Lawmakers are working on a deficit-reduction plan to avoid the "fiscal cliff," which is set to take place at the beginning of next year when Bush-era tax rates expire and sequestration takes effect.

BoehnerJohn Andrew BoehnerFormer top Treasury official to head private equity group GOP strategist Steve Schmidt denounces party, will vote for Democrats Zeal, this time from the center MORE released a $2.2 trillion deficit-reduction package Monday, but Democrats said the $800 billion in tax revenue in his plan would harm the middle class by eliminating tax deductions typically taken advantage of by working families.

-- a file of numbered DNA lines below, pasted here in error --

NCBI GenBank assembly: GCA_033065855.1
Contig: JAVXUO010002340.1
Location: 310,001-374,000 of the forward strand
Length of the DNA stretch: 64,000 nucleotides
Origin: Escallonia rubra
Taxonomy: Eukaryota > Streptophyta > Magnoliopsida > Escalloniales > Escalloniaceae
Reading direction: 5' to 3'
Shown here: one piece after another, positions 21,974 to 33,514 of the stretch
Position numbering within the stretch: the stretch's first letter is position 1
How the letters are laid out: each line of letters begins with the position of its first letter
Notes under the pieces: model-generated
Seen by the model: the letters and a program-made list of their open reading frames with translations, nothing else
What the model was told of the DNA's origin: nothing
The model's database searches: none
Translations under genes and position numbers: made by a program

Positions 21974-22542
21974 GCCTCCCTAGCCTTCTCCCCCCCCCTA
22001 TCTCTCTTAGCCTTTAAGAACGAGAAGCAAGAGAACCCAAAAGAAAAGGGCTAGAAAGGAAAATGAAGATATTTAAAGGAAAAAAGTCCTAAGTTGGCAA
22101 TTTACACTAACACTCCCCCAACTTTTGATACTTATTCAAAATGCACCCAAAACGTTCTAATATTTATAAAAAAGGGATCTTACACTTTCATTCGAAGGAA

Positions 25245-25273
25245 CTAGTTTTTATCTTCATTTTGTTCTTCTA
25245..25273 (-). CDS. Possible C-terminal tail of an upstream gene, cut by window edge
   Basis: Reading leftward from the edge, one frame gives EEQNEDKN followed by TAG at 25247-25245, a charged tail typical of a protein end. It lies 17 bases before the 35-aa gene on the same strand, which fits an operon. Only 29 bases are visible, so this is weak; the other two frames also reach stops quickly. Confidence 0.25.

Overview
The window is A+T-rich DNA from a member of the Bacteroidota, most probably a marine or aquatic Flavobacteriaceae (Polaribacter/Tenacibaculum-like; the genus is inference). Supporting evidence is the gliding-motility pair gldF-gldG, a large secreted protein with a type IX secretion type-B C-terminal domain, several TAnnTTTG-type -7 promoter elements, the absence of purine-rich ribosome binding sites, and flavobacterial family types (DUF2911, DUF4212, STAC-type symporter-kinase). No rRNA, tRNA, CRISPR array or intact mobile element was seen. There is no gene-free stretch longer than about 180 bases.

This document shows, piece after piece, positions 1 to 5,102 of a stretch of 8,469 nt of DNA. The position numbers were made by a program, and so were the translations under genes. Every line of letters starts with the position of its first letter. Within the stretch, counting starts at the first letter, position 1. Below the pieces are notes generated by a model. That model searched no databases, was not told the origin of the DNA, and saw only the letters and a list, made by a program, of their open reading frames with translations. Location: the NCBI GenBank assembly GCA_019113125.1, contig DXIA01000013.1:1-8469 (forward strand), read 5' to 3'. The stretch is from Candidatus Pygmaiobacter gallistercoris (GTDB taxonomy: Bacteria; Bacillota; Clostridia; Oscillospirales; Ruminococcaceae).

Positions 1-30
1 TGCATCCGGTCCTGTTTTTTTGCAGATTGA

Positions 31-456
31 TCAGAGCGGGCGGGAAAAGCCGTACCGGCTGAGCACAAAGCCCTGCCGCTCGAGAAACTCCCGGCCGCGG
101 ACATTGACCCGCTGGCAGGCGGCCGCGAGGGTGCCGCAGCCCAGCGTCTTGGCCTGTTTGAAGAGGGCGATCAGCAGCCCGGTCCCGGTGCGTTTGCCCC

“Their idea of revenue is to keep tax cuts for those making more than $250,000 a year and instead getting rid of deductions that help middle-class families,” Stabenow said. 

Stabenow said her party will not accept a plan that’s “flunks the test of balance” and will not “balance the budget on the backs of middle class families.”

“If taxes go up on middle-class families on Jan. 1, they’ll know who’s responsible,” Stabenow said. “Pass it now so the overwhelming number of families in this community have certainty.”